Question about AOpen AX4B-533 Tube (91.8A210.102) Motherboard

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Blown capacitor I LOVED this board but after being in cold storage that was not as dry as I thought it was for more than a year I brought it in a after acclimatizing for a couple weeks I turned it on to be greeted by a loud POP. The Capacitor that is beside what I assume top be the voltage regulator is bulged. This is a very rare board that I would like to get repaired. Where?????

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  • luz_en_la_ca Jan 04, 2009

    If you had ever owned and listened to the audio of this board you would know why I want to pay for repair rather than toss it! There never has been an equal to it. Yes, it is "old tech" and seriously outdated computer hardware technology, but, if you prefer listening to serious music, which doesn't require massive computing power, that sounds natural, liquid and ambient rather than canned and colored like sound blaster ... These were a specialty "audiophile" piece and worth every penny.

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The part that blew is called an Electrolytic Capacitor. Many malfunctions can p--- them off. It's probably best to find someone who solders (or has) for a living. I have one of these boards too and understand your loyalty to it! Too bad Aopen went t--s up. As previously stated, the basic repair itself is not at all difficult - for someone who can make a soldering iron dance. Try to find a Mom & Pop TV/stereo shop with an onsite repair department, that is sympathetic to your cause and see if they have a tech that's willing to take it on (antistatic bag please...). Honestly, it's a 5 minute repair including cleaning the board and bringing it back out front.

Some of the problems with THIS repair are:
1) ESD procedures MUST be followed. If this were just another board and it got zapped, oh well - step on it and get on with life. Not so in this case. Many people have been LUCKY... I'm trained and certified to ISO900x in ESD procedures and have experianced the results of the lack of over the decades.
2) This is a multi layer board. Using anything other than a temp controlled soldering iron is just begging for trouble. The inner layers are so fine that simply overheating the pads a little could break the layers' connection to the hole. If this happens, BRICK. Personaly if I were doing the repair, I'd opt my trusty ESD safe solder ****** or a cool product called ChipQuick (follow the directions to the T). I won't detail further how to do the repair, because if you don't know how to solder you most likely will fry it. That would s--k. No disrespect intended in any way.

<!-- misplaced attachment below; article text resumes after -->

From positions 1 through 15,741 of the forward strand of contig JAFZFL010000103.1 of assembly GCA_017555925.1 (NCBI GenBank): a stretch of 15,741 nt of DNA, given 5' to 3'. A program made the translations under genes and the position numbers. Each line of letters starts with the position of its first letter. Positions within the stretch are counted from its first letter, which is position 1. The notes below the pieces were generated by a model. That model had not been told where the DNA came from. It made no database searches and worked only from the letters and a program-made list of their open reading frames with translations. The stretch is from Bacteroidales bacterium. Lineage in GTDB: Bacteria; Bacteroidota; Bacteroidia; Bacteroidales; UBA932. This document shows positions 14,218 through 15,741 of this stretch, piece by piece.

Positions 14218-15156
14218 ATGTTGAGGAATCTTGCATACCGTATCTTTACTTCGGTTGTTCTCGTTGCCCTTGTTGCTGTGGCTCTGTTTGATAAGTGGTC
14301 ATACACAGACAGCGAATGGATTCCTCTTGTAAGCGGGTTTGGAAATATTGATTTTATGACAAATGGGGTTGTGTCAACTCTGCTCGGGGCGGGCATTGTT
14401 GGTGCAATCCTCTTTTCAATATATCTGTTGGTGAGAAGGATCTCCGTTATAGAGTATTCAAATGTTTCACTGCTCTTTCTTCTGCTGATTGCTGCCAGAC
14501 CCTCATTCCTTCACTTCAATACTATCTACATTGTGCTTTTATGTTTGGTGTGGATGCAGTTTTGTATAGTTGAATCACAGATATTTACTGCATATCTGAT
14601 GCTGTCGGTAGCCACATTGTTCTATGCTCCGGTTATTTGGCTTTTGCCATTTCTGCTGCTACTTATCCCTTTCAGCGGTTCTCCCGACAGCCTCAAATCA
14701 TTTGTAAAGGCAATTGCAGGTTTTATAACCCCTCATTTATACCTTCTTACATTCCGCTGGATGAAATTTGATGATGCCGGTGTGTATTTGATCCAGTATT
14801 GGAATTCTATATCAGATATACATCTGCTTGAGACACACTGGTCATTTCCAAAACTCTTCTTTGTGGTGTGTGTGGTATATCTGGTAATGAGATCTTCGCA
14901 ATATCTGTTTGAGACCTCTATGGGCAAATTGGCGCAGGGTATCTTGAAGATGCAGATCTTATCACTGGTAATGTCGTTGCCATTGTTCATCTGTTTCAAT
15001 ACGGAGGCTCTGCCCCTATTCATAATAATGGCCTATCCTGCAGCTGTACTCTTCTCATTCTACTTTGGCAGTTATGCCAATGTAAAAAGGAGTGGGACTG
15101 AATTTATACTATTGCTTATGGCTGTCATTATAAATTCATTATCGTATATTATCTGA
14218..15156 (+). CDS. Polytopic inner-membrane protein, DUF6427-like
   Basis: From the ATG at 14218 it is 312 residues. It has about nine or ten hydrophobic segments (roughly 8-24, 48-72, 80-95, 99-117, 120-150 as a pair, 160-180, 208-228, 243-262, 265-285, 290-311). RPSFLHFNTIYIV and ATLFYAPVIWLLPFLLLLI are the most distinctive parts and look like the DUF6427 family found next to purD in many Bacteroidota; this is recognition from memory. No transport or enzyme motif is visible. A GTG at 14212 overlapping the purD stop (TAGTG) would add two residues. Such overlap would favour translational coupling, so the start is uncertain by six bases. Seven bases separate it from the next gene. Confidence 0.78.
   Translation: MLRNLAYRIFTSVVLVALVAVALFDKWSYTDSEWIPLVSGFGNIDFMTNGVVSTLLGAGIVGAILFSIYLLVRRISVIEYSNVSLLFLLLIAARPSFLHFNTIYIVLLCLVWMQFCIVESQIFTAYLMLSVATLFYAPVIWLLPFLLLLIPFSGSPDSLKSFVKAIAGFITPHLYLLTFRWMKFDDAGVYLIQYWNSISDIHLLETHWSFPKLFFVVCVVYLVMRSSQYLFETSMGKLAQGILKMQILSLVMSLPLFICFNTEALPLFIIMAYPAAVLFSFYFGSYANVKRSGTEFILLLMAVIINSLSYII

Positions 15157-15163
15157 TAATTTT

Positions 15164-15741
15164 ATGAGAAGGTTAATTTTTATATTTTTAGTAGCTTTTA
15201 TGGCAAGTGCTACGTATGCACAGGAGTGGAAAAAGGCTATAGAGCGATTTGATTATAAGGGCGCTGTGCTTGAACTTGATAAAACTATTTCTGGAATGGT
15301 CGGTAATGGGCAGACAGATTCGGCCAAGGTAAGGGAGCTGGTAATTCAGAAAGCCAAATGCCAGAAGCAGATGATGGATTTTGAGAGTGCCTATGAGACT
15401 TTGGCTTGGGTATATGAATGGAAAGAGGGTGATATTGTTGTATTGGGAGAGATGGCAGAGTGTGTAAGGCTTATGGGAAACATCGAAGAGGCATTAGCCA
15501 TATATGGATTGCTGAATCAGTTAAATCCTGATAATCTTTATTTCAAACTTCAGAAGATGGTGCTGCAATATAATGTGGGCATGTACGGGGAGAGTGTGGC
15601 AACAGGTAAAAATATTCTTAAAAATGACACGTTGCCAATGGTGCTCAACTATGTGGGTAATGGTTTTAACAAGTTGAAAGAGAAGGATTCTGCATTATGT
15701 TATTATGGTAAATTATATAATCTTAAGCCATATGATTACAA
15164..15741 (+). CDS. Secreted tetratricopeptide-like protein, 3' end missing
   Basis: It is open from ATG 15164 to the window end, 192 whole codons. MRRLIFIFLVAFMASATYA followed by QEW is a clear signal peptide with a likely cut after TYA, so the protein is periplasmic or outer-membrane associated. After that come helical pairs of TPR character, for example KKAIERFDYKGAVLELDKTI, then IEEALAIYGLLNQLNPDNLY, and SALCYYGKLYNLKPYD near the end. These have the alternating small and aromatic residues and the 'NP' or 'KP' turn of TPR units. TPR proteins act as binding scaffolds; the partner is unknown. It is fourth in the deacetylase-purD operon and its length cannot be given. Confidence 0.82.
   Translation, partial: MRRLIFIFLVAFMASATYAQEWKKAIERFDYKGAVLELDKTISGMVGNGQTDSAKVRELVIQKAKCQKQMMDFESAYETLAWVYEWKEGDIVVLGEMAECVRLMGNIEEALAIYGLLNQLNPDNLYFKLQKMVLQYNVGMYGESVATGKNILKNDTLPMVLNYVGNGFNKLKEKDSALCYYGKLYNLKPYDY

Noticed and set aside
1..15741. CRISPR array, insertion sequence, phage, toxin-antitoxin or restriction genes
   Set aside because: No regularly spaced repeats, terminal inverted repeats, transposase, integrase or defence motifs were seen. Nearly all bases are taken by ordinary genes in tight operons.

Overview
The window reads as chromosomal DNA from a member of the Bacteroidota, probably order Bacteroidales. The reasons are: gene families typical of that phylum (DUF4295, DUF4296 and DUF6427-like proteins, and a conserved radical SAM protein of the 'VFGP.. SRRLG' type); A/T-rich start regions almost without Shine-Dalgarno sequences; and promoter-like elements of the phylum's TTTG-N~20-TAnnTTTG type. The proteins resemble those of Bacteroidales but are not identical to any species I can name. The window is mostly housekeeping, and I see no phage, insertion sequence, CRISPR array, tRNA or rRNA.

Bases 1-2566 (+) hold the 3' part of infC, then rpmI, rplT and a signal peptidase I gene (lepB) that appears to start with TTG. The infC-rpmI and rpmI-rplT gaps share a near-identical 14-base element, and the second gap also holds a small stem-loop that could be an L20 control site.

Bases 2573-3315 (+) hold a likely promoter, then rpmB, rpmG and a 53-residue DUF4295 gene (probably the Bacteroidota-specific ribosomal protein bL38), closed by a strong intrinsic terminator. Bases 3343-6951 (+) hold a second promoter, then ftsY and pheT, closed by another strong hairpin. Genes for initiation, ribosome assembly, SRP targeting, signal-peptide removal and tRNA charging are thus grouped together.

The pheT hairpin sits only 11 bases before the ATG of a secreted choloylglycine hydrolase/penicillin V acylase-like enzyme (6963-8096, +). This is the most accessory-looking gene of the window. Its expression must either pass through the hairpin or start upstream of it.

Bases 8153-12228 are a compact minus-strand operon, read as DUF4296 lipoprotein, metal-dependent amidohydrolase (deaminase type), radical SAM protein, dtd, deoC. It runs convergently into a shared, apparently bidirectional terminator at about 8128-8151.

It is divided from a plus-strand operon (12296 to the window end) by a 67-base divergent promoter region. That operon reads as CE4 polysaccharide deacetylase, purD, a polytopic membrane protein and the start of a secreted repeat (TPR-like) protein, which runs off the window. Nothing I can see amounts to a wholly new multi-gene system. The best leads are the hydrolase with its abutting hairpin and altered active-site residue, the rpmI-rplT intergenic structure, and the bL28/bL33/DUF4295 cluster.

3) Radio Shack's great in a pinch and even cheap electrolytics have gotten better over years. Of course if you just want to "try it", maybe. Less handled, less broken... What I'd do though, and it's kinda expensive (shipping's what kills it), is buy a higher temp rated replacement (same voltage or higher that is the same physical size) cap from Mouser or the like. The Panasonic line comes to mind, but it's been a while and things do change. To make it worth it, I'd personaly order same high grade caps for the rest of the regulator section in their respective values. DO NOT EVEN THINK ABOUT GOING NEAR THE TUBE SCTION!!!!!!!!!!! Some of those caps may be special and if you replace the wrong one(s), it will never sound the same.
4) This one hurts... You don't know if the cap blew due to age/storage conditions or if the board was some other way damaged during storage and caused the cap to blow. Really stinks, but that's the way of the (electronics) world.

5) As for the board itself, Less is better. If any of the other caps are bulging diameter wise or leaking from thier vents (on top, funny 'X' pattern) replace them too. Otherwise, keep the spares as that. Don't fix what aint broken.

You get the general idea, and this board is basicly gone forever. Until about a year ago, they used to pop up on eBay NOS! [Too broke to buy a "spare", even at 70 clams w/ shipping]

I wish you well, I've had a lot of equipment of many types (air cooled VWs?) that I wish hadn't been obsoleted for any of a hundred reasons...

Pickin' the fly **** out of the pepper? You betcha - that's what REAL audio eqipment is all about.
Peace, Bob

Posted on Jan 29, 2009

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Look locally but unless you do it yourself it is going to cost you more than the board is worth, that's the way all electronics are these days.Go to Radio Shack and get a cap, buy yourself solder remover ribbon, and put it in, it isn't a big deal.

Posted on Jan 04, 2009

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